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Tues, Oct 9, 2001

Steelers Reach Out to 
Attract Amish Fan Base

by Butch Rogaine

DUTCH COUNTRY – The Pittsburgh Steelers are making great strides in their efforts to improve attendance at new Heinz Field’s luxury seating, by attracting an Amish contingent from nearby Lancaster, Pennsylvania. While the stadium’s regular seating sold out quickly, virtually all of Heinz Field’s 127 pricey sky boxes remained untouched. “We thought the boxes would be a great way to get corporations into the game,” said Steelers owner Art Rooney II. What stadium planners failed to realize was that Heinz is the only corporation in Pittsburgh. Consequently, the Black and Gold were left with a ton of free space and the option of bringing in the Amish as a way to get a tax break.

     “Filling the suites with Amish was Plaxico’s idea,” explained Rooney, at a press conference he attended with wide receiver Plaxico Burress. “I saw this chick in a wagon, and I thought ‘man she could be hot without that bonnet and long dress,’” said Burress. “Me and my posse grabbed her and put her in a video for my new rap single.”

     As part of Burress’ probation after the incident, he had to take part in bettering relations between the Amish and those in touch with reality. Eventually, after the sky box dilemma arose, he became an intermediary between the Steelers and the Amish. “At first they didn’t even know who we were. They heard of us, but thought we were thieves,” noted Burress. (In fact, the Amish do not even know what steel is and covet cast iron as their metal of choice.)

     Winning over the trust of the normally reclusive Amish was no easy chore -- especially when head coach Bill Cowher invited a group of Elders to a practice in which he shocked the venerable men by donning some corduroy pants. “Cow-herr mocks our Lord by wearing Satan’s cloth,” was the reaction from distraught Elder Jacob Urinemayer.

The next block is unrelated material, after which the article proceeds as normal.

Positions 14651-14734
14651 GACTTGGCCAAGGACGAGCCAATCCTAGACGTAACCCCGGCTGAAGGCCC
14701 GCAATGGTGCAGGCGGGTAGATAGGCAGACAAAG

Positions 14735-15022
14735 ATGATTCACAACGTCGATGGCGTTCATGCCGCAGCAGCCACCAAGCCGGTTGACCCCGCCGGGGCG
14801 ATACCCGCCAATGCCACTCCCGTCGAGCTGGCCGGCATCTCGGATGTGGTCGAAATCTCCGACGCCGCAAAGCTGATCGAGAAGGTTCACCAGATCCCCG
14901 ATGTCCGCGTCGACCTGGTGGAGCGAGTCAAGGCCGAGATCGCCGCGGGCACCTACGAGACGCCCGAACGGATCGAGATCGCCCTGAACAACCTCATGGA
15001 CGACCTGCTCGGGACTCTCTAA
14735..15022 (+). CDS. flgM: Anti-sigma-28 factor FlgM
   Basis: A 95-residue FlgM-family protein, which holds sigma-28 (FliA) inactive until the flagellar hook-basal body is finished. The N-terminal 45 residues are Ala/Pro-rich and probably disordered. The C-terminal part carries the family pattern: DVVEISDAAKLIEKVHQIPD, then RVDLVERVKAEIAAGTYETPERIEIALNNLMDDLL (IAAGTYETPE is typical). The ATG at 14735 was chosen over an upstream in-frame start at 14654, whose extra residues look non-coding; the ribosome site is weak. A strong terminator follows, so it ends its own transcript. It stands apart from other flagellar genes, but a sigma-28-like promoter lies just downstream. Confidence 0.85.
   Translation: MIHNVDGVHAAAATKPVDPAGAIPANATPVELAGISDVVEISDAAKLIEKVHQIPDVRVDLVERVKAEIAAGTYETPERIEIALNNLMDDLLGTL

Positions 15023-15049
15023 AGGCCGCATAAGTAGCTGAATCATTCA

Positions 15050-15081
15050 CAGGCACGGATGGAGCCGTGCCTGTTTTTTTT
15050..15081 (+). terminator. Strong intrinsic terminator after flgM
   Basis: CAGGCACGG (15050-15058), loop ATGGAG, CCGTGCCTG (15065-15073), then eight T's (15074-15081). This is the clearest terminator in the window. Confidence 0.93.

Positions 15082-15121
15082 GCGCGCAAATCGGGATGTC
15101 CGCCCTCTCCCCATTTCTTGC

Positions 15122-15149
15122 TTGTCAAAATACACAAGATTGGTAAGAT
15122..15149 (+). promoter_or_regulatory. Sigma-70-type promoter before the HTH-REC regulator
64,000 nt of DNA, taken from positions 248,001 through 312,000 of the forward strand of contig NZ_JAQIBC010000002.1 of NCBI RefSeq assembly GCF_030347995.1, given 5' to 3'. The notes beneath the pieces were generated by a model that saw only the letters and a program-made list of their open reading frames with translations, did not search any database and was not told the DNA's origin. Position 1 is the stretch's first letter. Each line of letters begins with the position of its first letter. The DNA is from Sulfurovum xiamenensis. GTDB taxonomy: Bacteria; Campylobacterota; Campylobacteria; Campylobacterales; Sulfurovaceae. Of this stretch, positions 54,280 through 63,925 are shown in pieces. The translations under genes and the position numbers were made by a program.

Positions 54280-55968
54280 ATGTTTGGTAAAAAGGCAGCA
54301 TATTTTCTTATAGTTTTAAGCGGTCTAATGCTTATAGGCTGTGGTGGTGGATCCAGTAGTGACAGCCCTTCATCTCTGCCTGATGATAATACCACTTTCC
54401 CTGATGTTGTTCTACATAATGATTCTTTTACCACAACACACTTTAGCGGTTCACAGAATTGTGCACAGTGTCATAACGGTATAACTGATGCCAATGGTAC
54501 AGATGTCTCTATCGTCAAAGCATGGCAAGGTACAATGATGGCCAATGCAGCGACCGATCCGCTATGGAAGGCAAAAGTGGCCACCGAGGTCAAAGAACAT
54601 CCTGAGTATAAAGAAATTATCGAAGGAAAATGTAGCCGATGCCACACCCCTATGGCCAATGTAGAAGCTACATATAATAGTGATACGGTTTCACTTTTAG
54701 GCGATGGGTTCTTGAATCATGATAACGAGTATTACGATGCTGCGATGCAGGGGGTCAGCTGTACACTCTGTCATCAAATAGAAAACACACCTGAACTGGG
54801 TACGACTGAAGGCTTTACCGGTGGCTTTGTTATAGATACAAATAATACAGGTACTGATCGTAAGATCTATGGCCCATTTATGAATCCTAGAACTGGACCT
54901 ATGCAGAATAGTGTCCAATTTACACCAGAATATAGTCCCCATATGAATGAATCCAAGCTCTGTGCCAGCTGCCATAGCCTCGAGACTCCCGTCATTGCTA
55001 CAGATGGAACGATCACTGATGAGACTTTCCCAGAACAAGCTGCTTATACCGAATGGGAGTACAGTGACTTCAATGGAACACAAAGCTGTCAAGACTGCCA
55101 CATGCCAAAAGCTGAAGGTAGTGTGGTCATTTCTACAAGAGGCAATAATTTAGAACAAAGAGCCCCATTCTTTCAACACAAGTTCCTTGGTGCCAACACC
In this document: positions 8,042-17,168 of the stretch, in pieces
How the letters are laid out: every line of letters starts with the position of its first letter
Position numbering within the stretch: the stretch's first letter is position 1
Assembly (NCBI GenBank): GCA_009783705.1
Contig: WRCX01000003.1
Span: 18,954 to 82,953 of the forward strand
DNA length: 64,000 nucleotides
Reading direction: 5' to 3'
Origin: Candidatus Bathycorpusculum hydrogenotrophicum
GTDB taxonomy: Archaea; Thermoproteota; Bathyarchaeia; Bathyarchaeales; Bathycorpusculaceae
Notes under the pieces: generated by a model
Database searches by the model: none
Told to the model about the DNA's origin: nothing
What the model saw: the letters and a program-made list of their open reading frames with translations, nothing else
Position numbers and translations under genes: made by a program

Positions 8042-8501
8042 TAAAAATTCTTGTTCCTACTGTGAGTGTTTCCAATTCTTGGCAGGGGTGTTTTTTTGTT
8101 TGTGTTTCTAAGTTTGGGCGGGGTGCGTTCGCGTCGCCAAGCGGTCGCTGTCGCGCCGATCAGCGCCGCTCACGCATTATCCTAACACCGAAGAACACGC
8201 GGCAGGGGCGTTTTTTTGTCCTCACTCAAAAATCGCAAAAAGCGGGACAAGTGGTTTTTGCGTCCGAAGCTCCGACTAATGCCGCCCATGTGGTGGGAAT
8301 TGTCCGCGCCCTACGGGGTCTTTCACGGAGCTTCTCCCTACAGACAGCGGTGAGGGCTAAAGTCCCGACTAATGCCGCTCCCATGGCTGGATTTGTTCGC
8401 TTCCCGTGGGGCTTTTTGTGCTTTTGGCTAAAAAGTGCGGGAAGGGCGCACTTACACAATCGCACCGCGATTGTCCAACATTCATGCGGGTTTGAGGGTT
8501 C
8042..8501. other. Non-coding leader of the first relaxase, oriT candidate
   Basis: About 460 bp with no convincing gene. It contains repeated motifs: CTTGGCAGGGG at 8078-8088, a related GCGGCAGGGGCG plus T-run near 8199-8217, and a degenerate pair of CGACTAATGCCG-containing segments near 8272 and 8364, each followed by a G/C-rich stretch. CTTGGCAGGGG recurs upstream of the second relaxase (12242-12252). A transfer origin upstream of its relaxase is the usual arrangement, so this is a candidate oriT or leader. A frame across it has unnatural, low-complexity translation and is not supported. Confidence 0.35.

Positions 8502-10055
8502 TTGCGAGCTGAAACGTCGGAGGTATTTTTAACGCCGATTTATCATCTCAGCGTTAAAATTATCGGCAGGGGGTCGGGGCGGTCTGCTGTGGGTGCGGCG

Eventually, the team persuaded the penitent bunch to attend its games after church – but it did not come without a price. The Steelers agreed to make several players build a few homes for the ever growing Amish contingent. In addition, the sky boxes had to be cleared of all their trappings in order to dull any joy that might be experienced at the games. The suites now have so much room that Amish fans can churn butter while watching their favorite new team play. And from what this reporter could tell, it is a change of pace that many are welcoming.  

     “Jerome Bettis, doth strike me as a grand specimen of God’s work. He doth work well with the skin whilst under pressure,” explained Prudence Jeremy, who came to the game in a Bettis jersey she stitched the previous night.

     The running back, for his part, has returned the love being sent his way. He now dons a whisker-less beard and incorporates Amish-isms into his on-field-taunting. “The Lord behooves me to run over your ass,” he could be heard yelling at the Bengals defensive line last week.  

     Meanwhile, a few hundred miles away, Jets owner Robert Wood Johnson is said to be targeting Crown Heights’ Hasidic community to fill seats at the team’s soon to be empty games.

Butch Rogaine believes that the Lord behooved him to open an Amish bar across the street from Heinz Field. 

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Issue #18

  Cal Ripken Tribute: 1982-2001